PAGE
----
"The media (books, film, music, television, for example) tend to create rather than reflect the values of a society."
For most who live in first-world countries, it is impossible to go through a given day without being inundated with messages through media. Marshall McLuhan argued in his seminal research that "The medium is the message," and examining the values that are propagated through media is an important one with implications for how societal values are formed. Does media create or reflect the values of a society? My thoughts are that it does both. The creators of media, the process by which media is consumed and the eventual output and success of media production seem to support this. I will attempt to delineate the argument in succession below.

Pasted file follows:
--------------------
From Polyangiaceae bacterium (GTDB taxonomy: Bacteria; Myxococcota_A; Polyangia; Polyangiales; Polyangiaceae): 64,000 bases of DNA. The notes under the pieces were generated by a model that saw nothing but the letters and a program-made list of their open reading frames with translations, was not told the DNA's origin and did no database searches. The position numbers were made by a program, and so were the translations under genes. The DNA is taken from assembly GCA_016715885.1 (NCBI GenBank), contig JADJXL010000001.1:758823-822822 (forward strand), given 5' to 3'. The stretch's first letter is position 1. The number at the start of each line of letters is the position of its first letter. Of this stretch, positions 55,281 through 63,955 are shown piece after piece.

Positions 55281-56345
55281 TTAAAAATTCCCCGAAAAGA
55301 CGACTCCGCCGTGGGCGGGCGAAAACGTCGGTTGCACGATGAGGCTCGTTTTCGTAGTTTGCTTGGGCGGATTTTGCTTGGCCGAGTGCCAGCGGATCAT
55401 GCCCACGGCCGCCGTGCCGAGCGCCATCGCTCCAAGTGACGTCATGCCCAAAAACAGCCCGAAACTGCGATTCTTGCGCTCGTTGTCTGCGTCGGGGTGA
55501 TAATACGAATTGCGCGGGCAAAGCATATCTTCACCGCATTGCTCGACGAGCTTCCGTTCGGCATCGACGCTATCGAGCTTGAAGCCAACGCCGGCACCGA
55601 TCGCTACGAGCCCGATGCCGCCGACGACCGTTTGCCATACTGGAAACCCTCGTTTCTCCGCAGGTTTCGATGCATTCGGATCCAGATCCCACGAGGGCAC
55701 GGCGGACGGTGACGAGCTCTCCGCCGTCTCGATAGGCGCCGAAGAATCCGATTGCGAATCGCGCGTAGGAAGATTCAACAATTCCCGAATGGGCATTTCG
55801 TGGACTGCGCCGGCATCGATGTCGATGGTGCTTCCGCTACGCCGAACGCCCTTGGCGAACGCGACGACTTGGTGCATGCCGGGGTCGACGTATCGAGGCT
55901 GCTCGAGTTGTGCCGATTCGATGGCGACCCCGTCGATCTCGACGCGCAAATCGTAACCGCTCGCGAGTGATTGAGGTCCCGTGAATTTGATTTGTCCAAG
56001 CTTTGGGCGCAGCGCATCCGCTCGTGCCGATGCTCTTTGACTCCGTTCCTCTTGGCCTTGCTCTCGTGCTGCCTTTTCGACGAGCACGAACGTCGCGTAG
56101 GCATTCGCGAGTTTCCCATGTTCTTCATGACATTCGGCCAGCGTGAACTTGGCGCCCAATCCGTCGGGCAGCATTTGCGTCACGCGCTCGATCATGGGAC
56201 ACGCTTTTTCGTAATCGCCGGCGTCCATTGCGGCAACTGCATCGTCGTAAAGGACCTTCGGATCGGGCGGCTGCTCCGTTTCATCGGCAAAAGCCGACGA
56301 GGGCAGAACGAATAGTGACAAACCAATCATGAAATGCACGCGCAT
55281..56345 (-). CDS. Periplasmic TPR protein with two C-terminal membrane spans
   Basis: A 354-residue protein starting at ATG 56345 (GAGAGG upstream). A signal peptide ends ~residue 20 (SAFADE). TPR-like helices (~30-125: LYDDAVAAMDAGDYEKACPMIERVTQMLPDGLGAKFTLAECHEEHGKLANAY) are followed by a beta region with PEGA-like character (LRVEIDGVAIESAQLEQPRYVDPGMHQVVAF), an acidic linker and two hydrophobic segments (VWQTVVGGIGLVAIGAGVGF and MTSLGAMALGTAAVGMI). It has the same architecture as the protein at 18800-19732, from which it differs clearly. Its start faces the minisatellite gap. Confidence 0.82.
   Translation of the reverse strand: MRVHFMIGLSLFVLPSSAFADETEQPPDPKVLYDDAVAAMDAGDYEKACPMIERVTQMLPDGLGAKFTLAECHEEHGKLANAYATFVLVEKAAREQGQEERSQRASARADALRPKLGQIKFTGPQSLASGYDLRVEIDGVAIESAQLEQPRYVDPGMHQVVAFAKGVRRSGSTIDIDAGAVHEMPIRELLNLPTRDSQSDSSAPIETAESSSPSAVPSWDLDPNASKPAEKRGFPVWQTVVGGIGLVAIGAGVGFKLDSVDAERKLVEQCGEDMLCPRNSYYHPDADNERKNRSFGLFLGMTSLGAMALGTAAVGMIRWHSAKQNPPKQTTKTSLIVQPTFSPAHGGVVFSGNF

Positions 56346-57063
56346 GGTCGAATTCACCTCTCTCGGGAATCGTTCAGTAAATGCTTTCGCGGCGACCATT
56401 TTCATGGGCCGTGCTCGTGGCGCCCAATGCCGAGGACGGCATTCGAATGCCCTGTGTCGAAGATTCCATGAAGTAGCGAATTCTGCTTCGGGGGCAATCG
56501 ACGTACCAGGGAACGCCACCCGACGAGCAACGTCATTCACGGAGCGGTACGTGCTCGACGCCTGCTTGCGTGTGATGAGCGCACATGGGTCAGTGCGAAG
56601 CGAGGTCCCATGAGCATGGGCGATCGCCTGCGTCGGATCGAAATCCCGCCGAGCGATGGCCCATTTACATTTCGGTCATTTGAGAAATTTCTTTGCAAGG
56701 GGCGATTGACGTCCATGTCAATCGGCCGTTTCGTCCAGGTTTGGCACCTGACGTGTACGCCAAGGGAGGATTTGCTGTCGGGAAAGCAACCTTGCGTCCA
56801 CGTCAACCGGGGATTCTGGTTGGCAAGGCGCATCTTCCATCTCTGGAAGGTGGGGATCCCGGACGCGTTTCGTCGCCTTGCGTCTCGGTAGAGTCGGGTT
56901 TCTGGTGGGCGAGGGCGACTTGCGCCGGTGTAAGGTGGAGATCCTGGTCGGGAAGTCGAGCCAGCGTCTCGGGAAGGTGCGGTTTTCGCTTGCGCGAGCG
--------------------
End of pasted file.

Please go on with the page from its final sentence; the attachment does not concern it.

When we examine this argument on whether media creates or reflects the values of society, perhaps a fruitful place to begin is to ask the question, "Who creates media?" Books are written by authors, music produced by musicians, television and movies from a cadre of script writers, newspapers by reporters - though this is but a small - and by no means exhaustive - sample of all the producers of media, it does indicate that media is made by people, and typically, people associated by organisations, themselves just clusters of more people. Inevitably, when we look at a artefact of media, we are looking at something created out of at least one human mind, which has been infused from birth with the beliefs, ideologies and values of a social and cultural context, which we can call "society." As such, media producers draw on their personal histories, which are fashioned and informed by and exist within society, to translate their ideas into artefacts for consumption by other people. Their books, films, music, television shows, newspaper articles, blog posts, Twitter updates and so forth transmit back into the societal milieu and - with luck - meet success to live on and influence more people. Thus, since media is...
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